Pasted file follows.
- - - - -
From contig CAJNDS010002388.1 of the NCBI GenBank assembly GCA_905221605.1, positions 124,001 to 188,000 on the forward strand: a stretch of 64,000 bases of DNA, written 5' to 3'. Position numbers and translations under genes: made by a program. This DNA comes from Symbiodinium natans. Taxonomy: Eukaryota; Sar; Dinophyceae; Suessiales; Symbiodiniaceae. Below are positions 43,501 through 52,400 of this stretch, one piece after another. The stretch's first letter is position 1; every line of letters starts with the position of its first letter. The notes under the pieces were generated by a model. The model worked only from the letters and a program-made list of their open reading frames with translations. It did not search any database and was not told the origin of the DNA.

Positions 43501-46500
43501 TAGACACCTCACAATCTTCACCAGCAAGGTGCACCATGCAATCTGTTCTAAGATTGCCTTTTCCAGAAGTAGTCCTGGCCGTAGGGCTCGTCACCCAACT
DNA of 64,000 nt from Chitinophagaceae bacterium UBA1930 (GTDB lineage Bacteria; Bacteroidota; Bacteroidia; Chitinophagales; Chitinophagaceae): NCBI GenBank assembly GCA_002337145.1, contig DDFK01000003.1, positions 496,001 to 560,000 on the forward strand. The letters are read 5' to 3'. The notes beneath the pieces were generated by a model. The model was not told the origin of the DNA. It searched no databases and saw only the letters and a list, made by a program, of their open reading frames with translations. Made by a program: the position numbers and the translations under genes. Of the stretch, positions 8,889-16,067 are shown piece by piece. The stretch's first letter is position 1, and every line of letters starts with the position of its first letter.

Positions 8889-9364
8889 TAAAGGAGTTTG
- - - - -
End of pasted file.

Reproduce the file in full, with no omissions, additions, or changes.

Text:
From contig CAJNDS010002388.1 of the NCBI GenBank assembly GCA_905221605.1, positions 124,001 to 188,000 on the forward strand: a stretch of 64,000 bases of DNA, written 5' to 3'. Position numbers and translations under genes: made by a program. This DNA comes from Symbiodinium natans. Taxonomy: Eukaryota; Sar; Dinophyceae; Suessiales; Symbiodiniaceae. Below are positions 43,501 through 52,400 of this stretch, one piece after another. The stretch's first letter is position 1; every line of letters starts with the position of its first letter. The notes under the pieces were generated by a model. The model worked only from the letters and a program-made list of their open reading frames with translations. It did not search any database and was not told the origin of the DNA.

Positions 43501-46500
43501 TAGACACCTCACAATCTTCACCAGCAAGGTGCACCATGCAATCTGTTCTAAGATTGCCTTTTCCAGAAGTAGTCCTGGCCGTAGGGCTCGTCACCCAACT
DNA of 64,000 nt from Chitinophagaceae bacterium UBA1930 (GTDB lineage Bacteria; Bacteroidota; Bacteroidia; Chitinophagales; Chitinophagaceae): NCBI GenBank assembly GCA_002337145.1, contig DDFK01000003.1, positions 496,001 to 560,000 on the forward strand. The letters are read 5' to 3'. The notes beneath the pieces were generated by a model. The model was not told the origin of the DNA. It searched no databases and saw only the letters and a list, made by a program, of their open reading frames with translations. Made by a program: the position numbers and the translations under genes. Of the stretch, positions 8,889-16,067 are shown piece by piece. The stretch's first letter is position 1, and every line of letters starts with the position of its first letter.

Positions 8889-9364
8889 TAAAGGAGTTTG